Peter Rhodes on a dubious drop, a shortage of Covidiots and a timely tale of a chicken and its neck

Read the latest column from Peter Rhodes.

Some chicken . . .
Some chicken . . .

According to the Police Federation, officers were “pleasantly surprised” that more illegal gatherings did not take place on New Year's Eve. So have we at last learned the lesson?

Or is it more likely that the sort of idiots who wanted to party last Thursday night are precisely the sort of idiots who broke the Covid regulations over Christmas? And how many of them stayed away from NYE celebrations not out of common sense but because they are now nursing a dry cough with breathing difficulties, and wondering why Gran doesn't answer the phone?

Happy Birthday to The Archers (Radio 4) which is celebrating its 70th anniversary. Thoughts inevitably turn to the dramatic tragedy exactly 10 years ago. The 60th was marked by the untimely demise of Nigel Pargetter who, with a long, blood-curdling scream, fell off the roof at Lower Loxley Hall.

Before his body was even in the morgue, some dedicated yet suspicious Archers fans were questioning the duration of Nigel's scream (3.5 seconds) and calculating the height of his drop. It worked out at an improbable 60 metres which is about the height of a 20-storey block of flats. Cynics said they had no idea Lower Loxley Hall was such an imposing pile. If you ever wonder what sort of people listen to The Archers, there's the answer.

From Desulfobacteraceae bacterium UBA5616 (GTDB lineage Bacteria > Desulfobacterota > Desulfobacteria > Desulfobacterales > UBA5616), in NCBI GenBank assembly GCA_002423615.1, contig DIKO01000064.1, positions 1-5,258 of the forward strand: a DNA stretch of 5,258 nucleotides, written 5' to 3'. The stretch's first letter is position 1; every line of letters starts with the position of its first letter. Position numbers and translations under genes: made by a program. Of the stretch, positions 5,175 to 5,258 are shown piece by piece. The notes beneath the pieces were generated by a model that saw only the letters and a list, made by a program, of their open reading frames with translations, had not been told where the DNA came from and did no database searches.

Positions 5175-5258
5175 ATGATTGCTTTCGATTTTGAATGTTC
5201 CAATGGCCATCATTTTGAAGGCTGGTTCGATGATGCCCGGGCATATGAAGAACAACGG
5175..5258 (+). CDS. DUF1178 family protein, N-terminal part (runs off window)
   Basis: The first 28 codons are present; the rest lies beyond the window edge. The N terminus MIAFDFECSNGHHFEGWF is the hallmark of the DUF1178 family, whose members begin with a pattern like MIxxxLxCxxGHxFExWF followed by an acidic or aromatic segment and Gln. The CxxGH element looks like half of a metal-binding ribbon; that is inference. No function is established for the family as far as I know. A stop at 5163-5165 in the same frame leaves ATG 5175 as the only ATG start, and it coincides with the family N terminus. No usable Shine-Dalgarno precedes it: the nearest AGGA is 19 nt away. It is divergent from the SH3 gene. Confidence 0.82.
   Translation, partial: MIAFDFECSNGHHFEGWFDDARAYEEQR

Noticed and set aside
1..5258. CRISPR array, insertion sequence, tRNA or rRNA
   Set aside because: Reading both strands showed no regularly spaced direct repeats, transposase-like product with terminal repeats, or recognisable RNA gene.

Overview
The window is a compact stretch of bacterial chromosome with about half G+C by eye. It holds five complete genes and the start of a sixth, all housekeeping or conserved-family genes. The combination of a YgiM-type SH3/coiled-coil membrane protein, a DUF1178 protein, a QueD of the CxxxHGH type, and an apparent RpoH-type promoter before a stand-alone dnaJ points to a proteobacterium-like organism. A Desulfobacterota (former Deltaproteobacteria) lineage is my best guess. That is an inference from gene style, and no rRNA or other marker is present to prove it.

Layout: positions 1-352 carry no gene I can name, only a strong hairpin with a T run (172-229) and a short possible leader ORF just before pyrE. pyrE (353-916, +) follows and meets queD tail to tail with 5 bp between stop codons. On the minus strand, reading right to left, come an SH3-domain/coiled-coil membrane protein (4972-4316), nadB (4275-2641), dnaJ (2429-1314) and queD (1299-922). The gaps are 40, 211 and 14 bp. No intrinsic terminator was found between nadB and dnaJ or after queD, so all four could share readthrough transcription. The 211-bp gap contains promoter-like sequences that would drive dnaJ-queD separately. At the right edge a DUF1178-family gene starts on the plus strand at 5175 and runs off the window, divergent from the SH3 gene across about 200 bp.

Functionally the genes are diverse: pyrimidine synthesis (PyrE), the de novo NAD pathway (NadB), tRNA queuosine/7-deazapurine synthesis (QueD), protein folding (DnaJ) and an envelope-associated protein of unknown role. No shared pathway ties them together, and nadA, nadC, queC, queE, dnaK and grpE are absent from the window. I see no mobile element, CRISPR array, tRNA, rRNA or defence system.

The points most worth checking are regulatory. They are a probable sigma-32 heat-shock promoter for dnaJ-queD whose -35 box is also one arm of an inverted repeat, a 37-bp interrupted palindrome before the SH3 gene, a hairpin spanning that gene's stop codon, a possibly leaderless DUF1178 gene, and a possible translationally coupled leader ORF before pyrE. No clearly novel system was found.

I have pretty much excused myself from New Year resolutions, having reached that stage in life when, polished by the Pledge of time and burnished by the Brasso of experience, you are just about as shiny-perfect a specimen of humanity as possible. In any case, I made my Big Lifestyle Change a couple of months ago when, after half a century of chain-swallowing cuppas and coffee, I gave up all caffeine. And despite many online warnings about dire side-effects of withdrawal, there have been none. My blood pressure is a little lower and I'm sleeping better. Worth a try?

I don't often quote Winston Churchill but in understanding the next item, it helps to know that in 1940, after the fall of France and with the Germans at the Channel, a French general allegedly claimed England “will have her neck wrung like a chicken.” In a speech some months later, Churchill reflected: “Some chicken. Some neck.”

From the millions of words written about Brexit, I cherish these by a German commentator, Nikolaus Blome, in the newspaper Der Spiegel. He says Britain has been “captured by gambling liars, frivolous clowns and their paid cheerleaders. . . . But all the British government will finally have achieved is to have taken back control of a little shovel and a little sandcastle.”

Some shovel, some sandcastle.

In this sinister age of deepfakery, the Beeb's new director-general, Tim Davie, said a few days ago that the Corporation must work harder to separate fact from fiction. Or did he?

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